As I write this, The Landings Association just received the completed Reserve Study
. This study was initiated to determine if our current Capital Reserves funding levels are appropriate compared to industry standards, and to address concerns about our aging infrastructure.
A Reserve Specialist, Charlie Sheppard, inspected and analyzed all Association assets and infrastructure to verify condition, useful life and replacement cost. Sheppard also analyzed our current Capital Asset Management Plan, the methodology, projections, and the Reserve Fund balance. He then recommended a future Capital Reserves funding plan that meets industry standards for property owners associations. Sheppard presented the study during the January 27 Budget Workshop. You can read much more about the Study in February's Landings Journal
, including in the Budget Box
The Reserve Specialist’s recommendation includes a higher amount than currently is being allocated to Capital Reserves to reduce risk levels and meet national standards, noting that current funding levels are not sustainable. He recommended achieving and maintaining a minimum balance of 30% to fully fund the Capital Reserve (see Budget Box for explanation). The implications of his recommendation for Assessment (property owner dues) planning must be thoroughly evaluated and discussed with the community. That means there is much work to do before our next Assessment Vote, including analysis of the report and robust community discussion on what is best for the future of The Landings, and what owners will support. So please become engaged in this process. We need your input to help shape the proposal. Nothing has been decided at this point.
Recently, Chatham County senior management met with the Association’s management and Board of Directors to discuss a revised concept plan for a proposed roundabout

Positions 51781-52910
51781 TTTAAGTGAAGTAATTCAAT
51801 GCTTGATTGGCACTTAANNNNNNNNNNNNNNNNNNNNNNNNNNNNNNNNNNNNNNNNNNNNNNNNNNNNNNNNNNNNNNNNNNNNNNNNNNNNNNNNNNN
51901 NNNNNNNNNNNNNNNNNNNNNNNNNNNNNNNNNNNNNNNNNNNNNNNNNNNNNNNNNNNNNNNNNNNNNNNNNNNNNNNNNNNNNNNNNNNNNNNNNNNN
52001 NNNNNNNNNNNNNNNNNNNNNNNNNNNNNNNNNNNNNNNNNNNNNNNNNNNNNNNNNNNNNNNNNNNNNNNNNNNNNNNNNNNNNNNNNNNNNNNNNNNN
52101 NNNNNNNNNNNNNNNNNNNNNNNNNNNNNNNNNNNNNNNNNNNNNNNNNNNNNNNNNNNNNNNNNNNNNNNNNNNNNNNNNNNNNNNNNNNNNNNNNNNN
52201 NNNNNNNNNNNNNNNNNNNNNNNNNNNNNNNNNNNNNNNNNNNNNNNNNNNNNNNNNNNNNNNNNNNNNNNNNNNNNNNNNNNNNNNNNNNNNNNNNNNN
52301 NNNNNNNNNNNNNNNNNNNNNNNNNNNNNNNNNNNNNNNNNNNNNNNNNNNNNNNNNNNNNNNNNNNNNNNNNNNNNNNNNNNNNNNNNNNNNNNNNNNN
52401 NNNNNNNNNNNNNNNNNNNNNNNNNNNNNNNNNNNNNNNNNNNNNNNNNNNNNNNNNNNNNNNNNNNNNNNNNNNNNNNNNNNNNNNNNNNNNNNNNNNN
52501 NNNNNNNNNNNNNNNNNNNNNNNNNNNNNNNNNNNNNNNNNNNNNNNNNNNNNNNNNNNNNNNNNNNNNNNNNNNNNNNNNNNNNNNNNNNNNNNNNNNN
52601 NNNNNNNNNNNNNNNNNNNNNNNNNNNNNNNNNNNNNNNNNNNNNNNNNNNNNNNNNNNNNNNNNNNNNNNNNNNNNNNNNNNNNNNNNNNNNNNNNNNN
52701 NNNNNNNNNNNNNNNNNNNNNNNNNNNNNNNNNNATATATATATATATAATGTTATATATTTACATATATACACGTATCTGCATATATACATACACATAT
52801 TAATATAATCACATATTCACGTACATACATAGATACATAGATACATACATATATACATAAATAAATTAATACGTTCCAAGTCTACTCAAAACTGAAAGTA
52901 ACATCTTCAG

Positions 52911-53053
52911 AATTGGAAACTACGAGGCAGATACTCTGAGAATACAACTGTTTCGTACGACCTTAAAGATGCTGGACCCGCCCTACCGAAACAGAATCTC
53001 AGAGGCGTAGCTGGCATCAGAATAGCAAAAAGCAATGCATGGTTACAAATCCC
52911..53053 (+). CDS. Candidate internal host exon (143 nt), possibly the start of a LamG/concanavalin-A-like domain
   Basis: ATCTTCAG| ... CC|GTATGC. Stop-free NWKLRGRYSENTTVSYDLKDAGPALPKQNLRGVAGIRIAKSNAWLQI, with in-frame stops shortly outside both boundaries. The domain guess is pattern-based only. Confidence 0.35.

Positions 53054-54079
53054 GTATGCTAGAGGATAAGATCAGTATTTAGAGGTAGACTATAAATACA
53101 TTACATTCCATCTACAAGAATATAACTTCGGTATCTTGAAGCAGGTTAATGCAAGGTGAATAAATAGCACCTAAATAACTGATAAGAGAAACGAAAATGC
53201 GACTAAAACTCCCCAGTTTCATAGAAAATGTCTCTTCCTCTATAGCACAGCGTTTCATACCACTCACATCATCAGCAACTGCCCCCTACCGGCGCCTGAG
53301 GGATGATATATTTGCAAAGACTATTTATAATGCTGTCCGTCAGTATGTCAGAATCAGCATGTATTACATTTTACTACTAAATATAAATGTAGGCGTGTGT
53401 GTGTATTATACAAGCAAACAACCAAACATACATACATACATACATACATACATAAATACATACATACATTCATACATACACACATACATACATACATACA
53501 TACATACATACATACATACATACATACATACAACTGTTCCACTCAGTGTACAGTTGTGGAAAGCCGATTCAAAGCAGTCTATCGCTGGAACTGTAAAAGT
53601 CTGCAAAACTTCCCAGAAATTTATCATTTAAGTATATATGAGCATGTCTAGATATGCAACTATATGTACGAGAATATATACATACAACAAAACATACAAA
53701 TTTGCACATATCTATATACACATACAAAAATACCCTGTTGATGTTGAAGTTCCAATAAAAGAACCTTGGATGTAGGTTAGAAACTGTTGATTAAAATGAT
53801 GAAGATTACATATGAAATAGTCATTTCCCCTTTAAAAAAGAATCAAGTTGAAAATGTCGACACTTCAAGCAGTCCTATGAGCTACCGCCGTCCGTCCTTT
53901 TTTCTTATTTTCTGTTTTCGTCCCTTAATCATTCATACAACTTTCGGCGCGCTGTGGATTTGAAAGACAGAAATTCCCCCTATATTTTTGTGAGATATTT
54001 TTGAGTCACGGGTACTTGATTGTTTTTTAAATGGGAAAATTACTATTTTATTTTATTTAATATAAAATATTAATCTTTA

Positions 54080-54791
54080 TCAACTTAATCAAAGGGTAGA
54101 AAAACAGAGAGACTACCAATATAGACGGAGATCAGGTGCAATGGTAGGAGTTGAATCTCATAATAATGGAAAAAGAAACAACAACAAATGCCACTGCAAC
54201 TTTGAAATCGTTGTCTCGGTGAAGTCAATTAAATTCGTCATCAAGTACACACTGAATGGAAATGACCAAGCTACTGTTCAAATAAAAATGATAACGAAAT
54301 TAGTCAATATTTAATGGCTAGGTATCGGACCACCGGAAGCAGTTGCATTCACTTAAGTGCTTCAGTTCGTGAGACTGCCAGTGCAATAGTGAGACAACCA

at the four-way intersection at the Main Gate. A similar proposal was presented several years ago. Many residents were opposed at that time, for several reasons, including the design for golf cart crossings. Chatham County has updated its design to take that into account, but still has some work to do before discussion with island residents. The County continues to believe a roundabout is the ultimate solution to creating a safer intersection and would eliminate their concerns about the left turn lane onto McWhorter Drive.
During this discussion, the Board strongly advised that before any updated proposed roundabout comes before the community, the County should repair the pavement where the rumble strips
were recently placed and then removed. The County staff subsequently advised me that they will be executing a change order to the scope of work in an existing County paving project to add these repairs. They are unable to provide a specific timeline for these repairs and indicated they hope it will be within the next month or two. We will continue to provide updates on both topics (pavement repairs and potential roundabout) as they become available.
The Association’s Annual Meeting
will be Tuesday, March 3, at 7 p.m. in the Plantation Ballroom. Please plan to attend to learn about last year’s financial results as well as what’s in store for the rest of this year. The Annual Report will be posted online in advance of the meeting for review.
Another date of note is February 22, when hawks, owls, and eagles
will make a return appearance to the Association’s Athletic Field (600 Landings Way South). The raptors are part of Georgia Southern University’s Wildlife Education Center. This event is sponsored by Skidaway Audubon and begins at 1 p.m. If you were one of the hundreds of residents to experience this educational program last year, you know just how special and amazing it is. If you missed out last year, you have an opportunity to witness the majesty of these birds on February 22nd!